WHAT TO PREPARE FOR
The Circuit Walk
DISTANCE – 10km circuit
GRADE – Medium/Hard
TIME – 4.5-hour return
STARTING POINT – Quarry OR Meikles Point Picnic Area (Meikles gets the steep part out of the way first)
TIP – Start at Miekles Point Picnic Area and walk the circuit in an anti-clockwise direction. By doing this, you are tackling the steep parts of the track at the start of the day, making it mostly all downhill on the return journey!
Steve and I have talked about visiting Werribee Gorge for a few years now after some friends went and gave it a glowing review, and now we have finally ticked it off the list, and we are so happy we did. It is currently winter in Melbourne, but it hasn’t stopped us. We woke up at 5.30am, packed the car, and headed out west – over the Westgate and onto the Western Hwy, ignoring all the signs to turn off to Werribee – because apparently, the gorge isn’t in the middle of the suburb. Who would have thought?
Werribee Gorge can be found 8km west of Bacchus Marsh via the Western Freeway. The roads off the freeway are not well signposted so let Google Maps be your friend!
WERRIBEE GORGE CIRCUIT WALK
There are multiple trails on offer at Werribee Gorge which is excellent if you want to see different perspectives of the gorge and the surrounding landscape. These trails include the Centenary Track, River Walk, Falcons Lookout and the Circuit Walk.
We chose to tackle the Circuit Walk. This hike is one of the most popular treks at Werribee Gorge, and we were heading into it not really knowing what to expect. The drive in gives you brief glimpses of the gorge, but from the outside, it looks, at best, mildly intriguing. It doesn’t exactly leap out at you like a mountain does on the landscape. But once we got started, it didn’t take long for the gorge to deliver the goods!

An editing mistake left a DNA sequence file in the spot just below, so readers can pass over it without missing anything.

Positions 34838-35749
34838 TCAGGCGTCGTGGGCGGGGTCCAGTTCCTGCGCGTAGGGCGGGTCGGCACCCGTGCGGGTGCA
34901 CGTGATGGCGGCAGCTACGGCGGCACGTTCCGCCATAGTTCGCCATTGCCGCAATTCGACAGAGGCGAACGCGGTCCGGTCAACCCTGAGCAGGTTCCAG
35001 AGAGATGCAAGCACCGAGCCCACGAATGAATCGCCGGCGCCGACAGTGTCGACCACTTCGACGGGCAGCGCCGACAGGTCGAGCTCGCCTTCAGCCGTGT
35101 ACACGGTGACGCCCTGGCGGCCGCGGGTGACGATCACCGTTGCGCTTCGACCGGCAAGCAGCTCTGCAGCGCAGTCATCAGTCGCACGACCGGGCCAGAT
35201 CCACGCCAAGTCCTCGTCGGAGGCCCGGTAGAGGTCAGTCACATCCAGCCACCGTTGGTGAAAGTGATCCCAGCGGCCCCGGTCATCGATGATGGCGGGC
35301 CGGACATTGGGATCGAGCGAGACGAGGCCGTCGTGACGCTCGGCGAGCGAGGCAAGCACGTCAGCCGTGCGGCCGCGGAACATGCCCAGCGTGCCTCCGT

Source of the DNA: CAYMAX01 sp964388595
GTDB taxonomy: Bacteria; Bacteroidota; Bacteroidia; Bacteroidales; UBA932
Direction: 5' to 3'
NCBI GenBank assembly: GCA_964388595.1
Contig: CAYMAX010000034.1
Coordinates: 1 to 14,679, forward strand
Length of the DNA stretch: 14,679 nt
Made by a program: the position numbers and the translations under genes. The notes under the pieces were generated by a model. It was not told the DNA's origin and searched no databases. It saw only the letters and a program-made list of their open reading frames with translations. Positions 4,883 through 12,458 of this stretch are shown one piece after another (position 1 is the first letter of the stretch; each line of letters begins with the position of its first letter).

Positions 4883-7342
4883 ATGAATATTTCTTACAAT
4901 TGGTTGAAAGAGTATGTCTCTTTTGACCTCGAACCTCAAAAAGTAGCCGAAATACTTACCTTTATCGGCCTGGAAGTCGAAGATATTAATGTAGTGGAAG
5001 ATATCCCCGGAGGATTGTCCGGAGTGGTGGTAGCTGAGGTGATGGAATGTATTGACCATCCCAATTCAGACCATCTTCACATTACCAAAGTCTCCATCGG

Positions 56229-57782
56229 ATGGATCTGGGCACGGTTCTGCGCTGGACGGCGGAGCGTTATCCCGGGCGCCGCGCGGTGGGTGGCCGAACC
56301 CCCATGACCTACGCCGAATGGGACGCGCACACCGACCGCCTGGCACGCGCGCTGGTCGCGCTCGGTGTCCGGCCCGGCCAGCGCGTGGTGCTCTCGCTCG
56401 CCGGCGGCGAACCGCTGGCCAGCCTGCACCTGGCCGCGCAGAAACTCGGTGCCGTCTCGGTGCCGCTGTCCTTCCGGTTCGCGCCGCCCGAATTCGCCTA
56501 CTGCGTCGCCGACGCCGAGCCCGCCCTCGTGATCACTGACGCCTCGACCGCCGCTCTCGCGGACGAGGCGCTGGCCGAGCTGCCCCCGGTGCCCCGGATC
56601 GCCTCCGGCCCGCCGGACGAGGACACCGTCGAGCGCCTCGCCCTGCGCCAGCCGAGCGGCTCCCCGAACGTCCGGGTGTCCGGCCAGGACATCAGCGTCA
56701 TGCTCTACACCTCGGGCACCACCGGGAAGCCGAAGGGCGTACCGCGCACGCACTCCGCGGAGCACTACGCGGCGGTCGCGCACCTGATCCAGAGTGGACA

This hike offers stunning vistas, clear waterholes to sit and take in the scenery, and a challenging rock climb along the cliff face by the river.
So we started our ascent out of Miekles Picnic Area, and while the climb was steep, it only took us a short time to reach the top. However Steve and I are slowly discovering that when you are bushwalking in winter, while you may be cold when you jump out of the car, it won’t take long for your body to heat up, and we keep discovering halfway through our hikes that we wear too many layers. As you can tell in our videos, we are continually taking jackets and beanies off when we are hiking, and then find we get cold again while sitting at a viewpoint – soon go the beanies and jackets again! We have not yet seen the perfect solution – beyond carrying more bags. Feel free to let us know if you have an ingenious solution to this!